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Flappy Bird

  • Object:

    Mobile application

  • Place of origin:

    Hanoi (capital of Vietnam) (computer programming)

  • Date:

    22/01/2014 (released)

  • Artist/Maker:

    Nguyen, Dong (programmer)
    .GEARS Studios (games developers)

  • Materials and Techniques:

    Android software (.APK) designed to run on a mobile phone

  • Credit Line:

    Given by Dong Nguyen

  • Museum number:

    CD.27-2014

  • Gallery location:

    In Storage

Vietnamese programmer and game designer Dong Nguyen coded Flappy Bird in a weekend. He released it on 24 May 2013 as a free-to-download mobile phone app. Flappy Bird was slow to gain popularity, but thanks to its addictive game mechanic it soon became a viral sensation. Tapping the screen makes the bird flap its wings and points are scored by passing between vertical pipes.

By January 2014, Flappy Bird topped the Apple and Google Play charts with in-app advertising revenue estimated at $50,000 per day. Despite this success, Nguyen announced on 8 February 2014, via Twitter: ‘I am sorry Flappy Bird users, 22 hours from now, I will take Flappy Bird down. I cannot take this anymore’. This was Nguyen’s response to abusive Twitter messages from frustrated players and his own concerns that the game was proving too addictive. Following its removal hundreds of unofficial clones and tributes appeared online.

The game acquired by the V&A is in the Android Package File format which is a packaged, portable programme with a defined infrastructure designed for Android smart phones. Flappy Bird’s graphics and play design is linked to the modern retro trend of retrogaming culture. Retrogaming as a subculture of video gaming is the playing of video games designed prior to the mid-1990s, before the 5th generation of modern video game consoles took off with Sony’s 1994 Playstation. Games console manufacturers from this period (the mid 1970s-1990s) include Atari, Sega and Nintendo. Today this is a prevalent design trope in the culture of independent video game development, designed without the financial support of a video game publisher.

In 2013 both the Apple App Store and Google Play (the Android store) celebrated 50 billion apps downloaded each since 2008. It is in this context that the V&A is collecting its first app, closely followed by the Museum of Modern Art in New York who announced their first acquisition of a mobile phone app on 11 June 2014.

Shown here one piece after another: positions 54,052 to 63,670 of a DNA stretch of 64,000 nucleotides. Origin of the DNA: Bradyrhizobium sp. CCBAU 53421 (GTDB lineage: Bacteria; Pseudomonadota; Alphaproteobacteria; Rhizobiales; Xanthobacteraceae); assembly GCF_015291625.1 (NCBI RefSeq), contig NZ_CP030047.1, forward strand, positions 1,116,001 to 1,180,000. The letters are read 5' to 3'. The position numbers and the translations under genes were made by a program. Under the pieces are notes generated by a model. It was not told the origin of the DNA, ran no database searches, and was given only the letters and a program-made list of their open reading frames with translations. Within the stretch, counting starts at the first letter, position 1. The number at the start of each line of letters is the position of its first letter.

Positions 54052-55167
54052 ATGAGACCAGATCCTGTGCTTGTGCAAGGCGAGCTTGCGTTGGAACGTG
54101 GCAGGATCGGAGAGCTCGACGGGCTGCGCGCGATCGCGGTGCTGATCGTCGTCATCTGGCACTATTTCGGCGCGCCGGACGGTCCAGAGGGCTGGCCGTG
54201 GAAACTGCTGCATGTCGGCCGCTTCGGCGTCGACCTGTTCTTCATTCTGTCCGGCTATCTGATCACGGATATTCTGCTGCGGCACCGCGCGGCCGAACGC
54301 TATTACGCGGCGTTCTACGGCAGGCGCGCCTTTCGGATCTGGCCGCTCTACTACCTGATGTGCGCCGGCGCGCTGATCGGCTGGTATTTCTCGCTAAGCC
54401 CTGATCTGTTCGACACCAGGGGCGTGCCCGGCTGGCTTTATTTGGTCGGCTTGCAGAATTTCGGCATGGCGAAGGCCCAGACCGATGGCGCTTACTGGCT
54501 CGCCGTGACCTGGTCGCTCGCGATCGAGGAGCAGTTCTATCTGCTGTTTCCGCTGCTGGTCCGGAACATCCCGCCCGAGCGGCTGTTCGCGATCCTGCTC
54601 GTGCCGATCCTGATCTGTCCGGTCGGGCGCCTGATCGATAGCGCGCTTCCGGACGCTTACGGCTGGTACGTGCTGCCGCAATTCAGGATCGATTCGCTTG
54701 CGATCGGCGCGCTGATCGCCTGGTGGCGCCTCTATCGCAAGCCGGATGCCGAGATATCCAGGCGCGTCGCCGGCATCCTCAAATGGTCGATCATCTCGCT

Physical description

digital file

Place of Origin

Hanoi (capital of Vietnam) (computer programming)

Date

22/01/2014 (released)

Artist/maker

Nguyen, Dong (programmer)
.GEARS Studios (games developers)

Materials and Techniques

Android software (.APK) designed to run on a mobile phone

Dimensions

Length: 129.9 mm, Width: 65.9 mm, Height: 11.6 mm

Descriptive line

Flappy Bird Android mobile game, APK digital file (Android Application Package file), Dong Nguyen, Vietnam, 2013

Labels and date

02.04.2014

Vietnamese programmer and games designer Dong Nguyen coded ‘Flappy Bird’ in a weekend. He released it on 24 May 2013 as a free-to-download mobile phone app. ‘Flappy Bird’ was slow to gain popularity, but thanks to its addictive game mechanic it soon became a viral sensation. By January 2014 it topped the Apple and Google Play charts with in-app advertising revenue estimated at $50,000 per day. Despite this success, Nguyen announced on 8 February 2014 via Twitter, ‘I am sorry “Flappy Bird” users, 22 hours from now, I will take “Flappy Bird” down. I cannot take this anymore’. This was Nguyen’s response to abusive Twitter messages from frustrated players and his own concerns that the game was proving too addictive. Following its removal, mobile phones pre-installed with the game sold for vastly inflated prices on auction websites, and hundreds of unofficial clones and tributes appeared online.

Flappy Bird’ mobile game
2013
Designed in Hanoi, Vietnam
Designed by .Gears Studios
Digital Android package file
Given by Alex Flowers
Museum no. CD.4-2014 [02/07/2014]

Materials

Plastic; Metal; Glass

Categories

Computer Art; Games; Rapid Response Collecting; Interiors; Household objects; Shekou; Values of Design; Design Society

Collection

Design, Architecture and Digital Department

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